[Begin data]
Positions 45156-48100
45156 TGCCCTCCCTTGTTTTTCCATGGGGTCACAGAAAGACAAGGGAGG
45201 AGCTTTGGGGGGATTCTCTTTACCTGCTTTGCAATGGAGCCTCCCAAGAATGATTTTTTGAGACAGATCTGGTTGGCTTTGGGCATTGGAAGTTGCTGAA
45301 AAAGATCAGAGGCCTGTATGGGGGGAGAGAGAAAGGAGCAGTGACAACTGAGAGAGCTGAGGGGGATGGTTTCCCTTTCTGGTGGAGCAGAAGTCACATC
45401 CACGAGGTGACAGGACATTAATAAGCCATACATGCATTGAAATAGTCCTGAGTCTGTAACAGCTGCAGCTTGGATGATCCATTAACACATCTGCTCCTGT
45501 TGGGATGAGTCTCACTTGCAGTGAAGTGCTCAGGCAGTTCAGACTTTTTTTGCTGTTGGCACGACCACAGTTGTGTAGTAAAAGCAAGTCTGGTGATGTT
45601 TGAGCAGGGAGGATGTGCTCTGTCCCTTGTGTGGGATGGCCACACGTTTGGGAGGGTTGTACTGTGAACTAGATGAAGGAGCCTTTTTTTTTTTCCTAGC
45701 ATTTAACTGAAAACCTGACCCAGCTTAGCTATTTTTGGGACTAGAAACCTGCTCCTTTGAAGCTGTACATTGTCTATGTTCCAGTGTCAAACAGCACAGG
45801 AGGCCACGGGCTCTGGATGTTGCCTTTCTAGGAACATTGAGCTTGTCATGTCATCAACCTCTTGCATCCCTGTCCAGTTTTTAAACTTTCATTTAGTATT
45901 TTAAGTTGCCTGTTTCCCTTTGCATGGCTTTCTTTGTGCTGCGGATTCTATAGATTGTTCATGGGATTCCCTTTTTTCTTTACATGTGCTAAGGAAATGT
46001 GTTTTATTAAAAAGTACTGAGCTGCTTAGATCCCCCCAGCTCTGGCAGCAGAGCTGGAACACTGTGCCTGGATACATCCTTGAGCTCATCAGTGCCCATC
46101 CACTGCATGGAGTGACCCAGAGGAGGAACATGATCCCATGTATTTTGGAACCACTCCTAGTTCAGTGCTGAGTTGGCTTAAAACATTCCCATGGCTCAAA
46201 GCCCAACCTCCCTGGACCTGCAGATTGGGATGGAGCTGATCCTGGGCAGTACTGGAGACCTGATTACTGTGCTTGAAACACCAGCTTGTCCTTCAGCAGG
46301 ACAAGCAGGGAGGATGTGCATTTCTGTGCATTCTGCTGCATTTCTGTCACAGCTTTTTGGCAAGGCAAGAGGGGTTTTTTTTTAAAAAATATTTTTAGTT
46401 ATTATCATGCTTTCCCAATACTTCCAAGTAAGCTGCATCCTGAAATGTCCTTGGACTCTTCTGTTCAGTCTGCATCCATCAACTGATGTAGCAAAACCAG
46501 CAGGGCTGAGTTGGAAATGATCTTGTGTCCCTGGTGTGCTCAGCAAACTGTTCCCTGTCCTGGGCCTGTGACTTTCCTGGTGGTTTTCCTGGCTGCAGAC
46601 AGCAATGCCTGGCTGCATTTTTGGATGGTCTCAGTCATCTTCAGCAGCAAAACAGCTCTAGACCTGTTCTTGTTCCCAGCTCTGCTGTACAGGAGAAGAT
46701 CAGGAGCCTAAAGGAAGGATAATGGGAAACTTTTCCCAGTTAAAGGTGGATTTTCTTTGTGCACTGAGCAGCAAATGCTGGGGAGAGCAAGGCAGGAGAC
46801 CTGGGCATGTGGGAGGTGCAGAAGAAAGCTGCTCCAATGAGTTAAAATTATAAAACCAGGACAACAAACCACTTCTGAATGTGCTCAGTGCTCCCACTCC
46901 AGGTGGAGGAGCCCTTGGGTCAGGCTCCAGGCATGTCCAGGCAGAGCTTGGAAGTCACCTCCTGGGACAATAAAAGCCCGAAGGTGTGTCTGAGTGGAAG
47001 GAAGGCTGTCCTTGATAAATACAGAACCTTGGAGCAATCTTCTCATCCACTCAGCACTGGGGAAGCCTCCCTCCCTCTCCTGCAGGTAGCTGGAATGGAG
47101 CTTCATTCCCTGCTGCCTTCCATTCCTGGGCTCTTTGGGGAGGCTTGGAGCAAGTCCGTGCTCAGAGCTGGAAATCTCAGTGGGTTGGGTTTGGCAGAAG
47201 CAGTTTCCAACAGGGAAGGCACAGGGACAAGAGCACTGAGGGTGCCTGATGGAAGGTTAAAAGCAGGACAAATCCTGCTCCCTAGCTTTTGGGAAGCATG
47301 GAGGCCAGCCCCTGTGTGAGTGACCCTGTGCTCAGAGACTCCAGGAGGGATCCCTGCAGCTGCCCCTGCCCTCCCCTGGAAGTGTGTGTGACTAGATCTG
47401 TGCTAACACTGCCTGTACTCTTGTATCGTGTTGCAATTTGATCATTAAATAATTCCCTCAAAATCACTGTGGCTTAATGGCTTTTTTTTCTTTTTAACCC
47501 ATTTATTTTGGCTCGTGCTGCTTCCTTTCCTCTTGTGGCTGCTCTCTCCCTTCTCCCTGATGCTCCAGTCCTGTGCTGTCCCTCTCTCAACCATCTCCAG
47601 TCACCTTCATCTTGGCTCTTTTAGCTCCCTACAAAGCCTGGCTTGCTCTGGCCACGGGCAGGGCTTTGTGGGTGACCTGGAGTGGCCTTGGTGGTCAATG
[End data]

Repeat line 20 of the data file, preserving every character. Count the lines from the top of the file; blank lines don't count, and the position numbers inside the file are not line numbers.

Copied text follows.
46901 AGGTGGAGGAGCCCTTGGGTCAGGCTCCAGGCATGTCCAGGCAGAGCTTGGAAGTCACCTCCTGGGACAATAAAAGCCCGAAGGTGTGTCTGAGTGGAAG